Tuning Linux I/O Scheduler for SSDs
NOOP is the simplest of all I/O schedulers. It just sends data to a FIFO queue, merges requests to save on disk seeks and passes data on. It can be useful to use NOOP and PostgreSQL in highly virtualized setups where the underlying host system does all the magic.
CFQ is short for “Completely Fair Scheduler”. The idea of CFQ is give all processes belonging to the same priority class same sized time slices. A process performing sequential I/O might receive a lot more bandwidth than a process doing random I/O (in a database random I/O can frequently happen during OLTP-workloads).
CFQ is the default value and usually a good idea for desktop application, which should stay responsive. It is not necessarily a good idea for database servers such as PostgreSQL.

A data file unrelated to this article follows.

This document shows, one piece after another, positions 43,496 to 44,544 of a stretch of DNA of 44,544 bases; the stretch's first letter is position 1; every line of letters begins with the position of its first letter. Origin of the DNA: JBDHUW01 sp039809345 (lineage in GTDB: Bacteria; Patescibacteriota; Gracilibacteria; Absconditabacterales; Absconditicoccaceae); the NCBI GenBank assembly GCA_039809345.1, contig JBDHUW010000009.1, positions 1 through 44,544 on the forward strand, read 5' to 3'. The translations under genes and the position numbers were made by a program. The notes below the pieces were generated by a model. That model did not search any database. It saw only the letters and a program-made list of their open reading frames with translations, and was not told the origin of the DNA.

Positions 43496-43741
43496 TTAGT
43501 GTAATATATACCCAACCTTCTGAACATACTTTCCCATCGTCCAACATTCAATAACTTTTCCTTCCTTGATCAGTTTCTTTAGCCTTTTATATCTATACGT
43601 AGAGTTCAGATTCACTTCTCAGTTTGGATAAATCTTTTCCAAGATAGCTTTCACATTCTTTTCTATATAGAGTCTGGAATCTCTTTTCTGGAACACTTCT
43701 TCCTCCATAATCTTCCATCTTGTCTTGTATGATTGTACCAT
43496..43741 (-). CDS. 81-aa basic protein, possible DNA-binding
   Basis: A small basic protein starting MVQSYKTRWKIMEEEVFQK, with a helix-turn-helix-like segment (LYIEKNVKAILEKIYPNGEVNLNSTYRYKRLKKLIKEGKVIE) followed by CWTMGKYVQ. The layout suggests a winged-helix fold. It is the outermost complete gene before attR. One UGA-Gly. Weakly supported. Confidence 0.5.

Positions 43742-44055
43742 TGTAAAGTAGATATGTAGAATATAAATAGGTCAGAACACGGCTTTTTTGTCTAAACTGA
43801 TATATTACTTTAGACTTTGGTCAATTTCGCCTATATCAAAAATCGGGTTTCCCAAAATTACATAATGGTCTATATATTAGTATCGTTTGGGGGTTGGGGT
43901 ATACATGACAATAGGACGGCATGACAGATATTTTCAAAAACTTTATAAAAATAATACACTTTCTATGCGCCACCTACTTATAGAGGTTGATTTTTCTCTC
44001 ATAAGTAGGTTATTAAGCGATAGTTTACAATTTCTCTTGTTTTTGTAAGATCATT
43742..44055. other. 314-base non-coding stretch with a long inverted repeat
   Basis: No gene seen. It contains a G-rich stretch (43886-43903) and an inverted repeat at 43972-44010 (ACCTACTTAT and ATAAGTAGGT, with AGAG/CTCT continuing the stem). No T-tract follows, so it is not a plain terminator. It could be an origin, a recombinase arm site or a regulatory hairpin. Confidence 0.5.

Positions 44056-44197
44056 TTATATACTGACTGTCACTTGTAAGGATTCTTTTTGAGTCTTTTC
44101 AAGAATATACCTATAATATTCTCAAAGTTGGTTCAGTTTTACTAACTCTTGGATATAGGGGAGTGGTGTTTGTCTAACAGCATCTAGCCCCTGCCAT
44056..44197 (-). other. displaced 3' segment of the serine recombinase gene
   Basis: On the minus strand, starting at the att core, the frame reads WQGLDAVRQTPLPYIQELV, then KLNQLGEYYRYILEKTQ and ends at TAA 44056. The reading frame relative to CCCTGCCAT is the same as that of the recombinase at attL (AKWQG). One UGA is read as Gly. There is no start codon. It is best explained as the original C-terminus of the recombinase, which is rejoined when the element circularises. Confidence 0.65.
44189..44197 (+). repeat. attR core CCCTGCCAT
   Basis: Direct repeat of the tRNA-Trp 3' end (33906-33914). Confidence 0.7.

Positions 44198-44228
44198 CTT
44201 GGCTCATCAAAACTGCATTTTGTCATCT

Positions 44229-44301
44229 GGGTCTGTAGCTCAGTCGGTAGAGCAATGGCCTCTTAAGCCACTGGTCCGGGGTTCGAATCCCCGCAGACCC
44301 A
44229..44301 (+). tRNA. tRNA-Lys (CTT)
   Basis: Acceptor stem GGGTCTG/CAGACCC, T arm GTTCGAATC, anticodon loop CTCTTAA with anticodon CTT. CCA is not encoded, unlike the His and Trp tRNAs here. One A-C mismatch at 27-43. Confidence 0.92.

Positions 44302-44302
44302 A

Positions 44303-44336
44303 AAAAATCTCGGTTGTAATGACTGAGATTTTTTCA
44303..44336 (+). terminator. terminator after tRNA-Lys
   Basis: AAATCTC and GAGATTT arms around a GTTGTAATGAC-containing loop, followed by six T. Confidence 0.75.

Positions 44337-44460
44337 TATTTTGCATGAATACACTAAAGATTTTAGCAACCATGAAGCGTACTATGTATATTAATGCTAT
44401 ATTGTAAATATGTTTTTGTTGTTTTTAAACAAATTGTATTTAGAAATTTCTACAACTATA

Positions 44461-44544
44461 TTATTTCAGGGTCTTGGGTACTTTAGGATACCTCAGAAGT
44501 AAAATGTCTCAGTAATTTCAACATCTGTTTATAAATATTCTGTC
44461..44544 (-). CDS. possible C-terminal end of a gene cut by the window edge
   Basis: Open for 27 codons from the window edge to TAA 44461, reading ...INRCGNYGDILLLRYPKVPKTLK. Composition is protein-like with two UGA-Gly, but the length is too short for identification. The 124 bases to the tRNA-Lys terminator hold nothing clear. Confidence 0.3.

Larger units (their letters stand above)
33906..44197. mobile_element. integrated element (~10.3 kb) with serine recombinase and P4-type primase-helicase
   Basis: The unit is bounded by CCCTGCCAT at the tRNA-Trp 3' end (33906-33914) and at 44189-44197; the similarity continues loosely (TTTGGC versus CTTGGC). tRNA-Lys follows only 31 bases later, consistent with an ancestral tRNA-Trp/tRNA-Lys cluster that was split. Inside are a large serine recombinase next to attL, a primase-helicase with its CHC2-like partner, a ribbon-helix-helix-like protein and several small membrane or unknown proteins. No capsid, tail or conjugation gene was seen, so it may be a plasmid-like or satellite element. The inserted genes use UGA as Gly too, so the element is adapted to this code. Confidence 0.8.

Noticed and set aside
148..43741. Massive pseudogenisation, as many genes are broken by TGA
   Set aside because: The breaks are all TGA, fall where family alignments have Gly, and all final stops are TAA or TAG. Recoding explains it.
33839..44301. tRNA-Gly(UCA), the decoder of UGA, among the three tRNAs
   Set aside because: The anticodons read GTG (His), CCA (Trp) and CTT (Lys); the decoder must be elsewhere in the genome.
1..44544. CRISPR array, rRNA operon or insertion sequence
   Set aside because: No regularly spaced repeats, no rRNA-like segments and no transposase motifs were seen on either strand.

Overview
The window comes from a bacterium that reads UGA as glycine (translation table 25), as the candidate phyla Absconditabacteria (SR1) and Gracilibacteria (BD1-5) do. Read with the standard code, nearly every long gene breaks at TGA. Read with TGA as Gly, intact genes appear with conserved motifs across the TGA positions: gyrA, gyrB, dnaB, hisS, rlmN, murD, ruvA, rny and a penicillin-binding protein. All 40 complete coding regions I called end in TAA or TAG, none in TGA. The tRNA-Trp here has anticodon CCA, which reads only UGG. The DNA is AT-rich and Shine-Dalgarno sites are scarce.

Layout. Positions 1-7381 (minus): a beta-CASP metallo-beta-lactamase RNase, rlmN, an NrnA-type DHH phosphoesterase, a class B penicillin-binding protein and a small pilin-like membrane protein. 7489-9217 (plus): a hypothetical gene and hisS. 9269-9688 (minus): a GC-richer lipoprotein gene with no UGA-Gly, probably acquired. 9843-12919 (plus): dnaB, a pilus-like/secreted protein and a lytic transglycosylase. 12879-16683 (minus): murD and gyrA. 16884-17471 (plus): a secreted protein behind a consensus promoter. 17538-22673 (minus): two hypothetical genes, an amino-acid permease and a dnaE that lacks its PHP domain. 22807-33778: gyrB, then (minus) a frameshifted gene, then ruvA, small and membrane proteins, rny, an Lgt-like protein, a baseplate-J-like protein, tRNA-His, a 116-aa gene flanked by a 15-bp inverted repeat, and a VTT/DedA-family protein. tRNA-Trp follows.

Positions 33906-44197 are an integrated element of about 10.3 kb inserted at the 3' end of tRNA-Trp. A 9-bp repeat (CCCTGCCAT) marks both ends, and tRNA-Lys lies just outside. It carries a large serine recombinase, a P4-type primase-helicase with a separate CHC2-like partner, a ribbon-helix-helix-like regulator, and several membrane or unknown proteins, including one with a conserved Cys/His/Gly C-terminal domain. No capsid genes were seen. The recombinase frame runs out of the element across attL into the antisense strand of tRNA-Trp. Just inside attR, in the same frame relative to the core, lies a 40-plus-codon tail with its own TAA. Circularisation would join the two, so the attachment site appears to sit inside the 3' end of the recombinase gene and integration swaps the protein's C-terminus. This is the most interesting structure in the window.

The deadline scheduler tries to make sure that no process can suffer from starvation. The kernel imposes a deadline for each I/O. Practical tests have shown that using deadline is practically always faster than relying on the default (= CFQ). Actually I have not seen a case personally, in which CFQ was better than deadline. In many cases it makes no difference but I have never encountered a scenario in which deadline was the worse choice.
### for Debian, Ubuntu and RHEL 4,5,6,7 echo noop | sudo tee /sys/block/sda/queue/scheduler ### for RHEL 8 echo none | sudo tee /sys/block/sda/queue/scheduler
### Add "elevator=noop" to the GRUB_CMDLINE_LINUX_DEFAULT line. sudo update-grub
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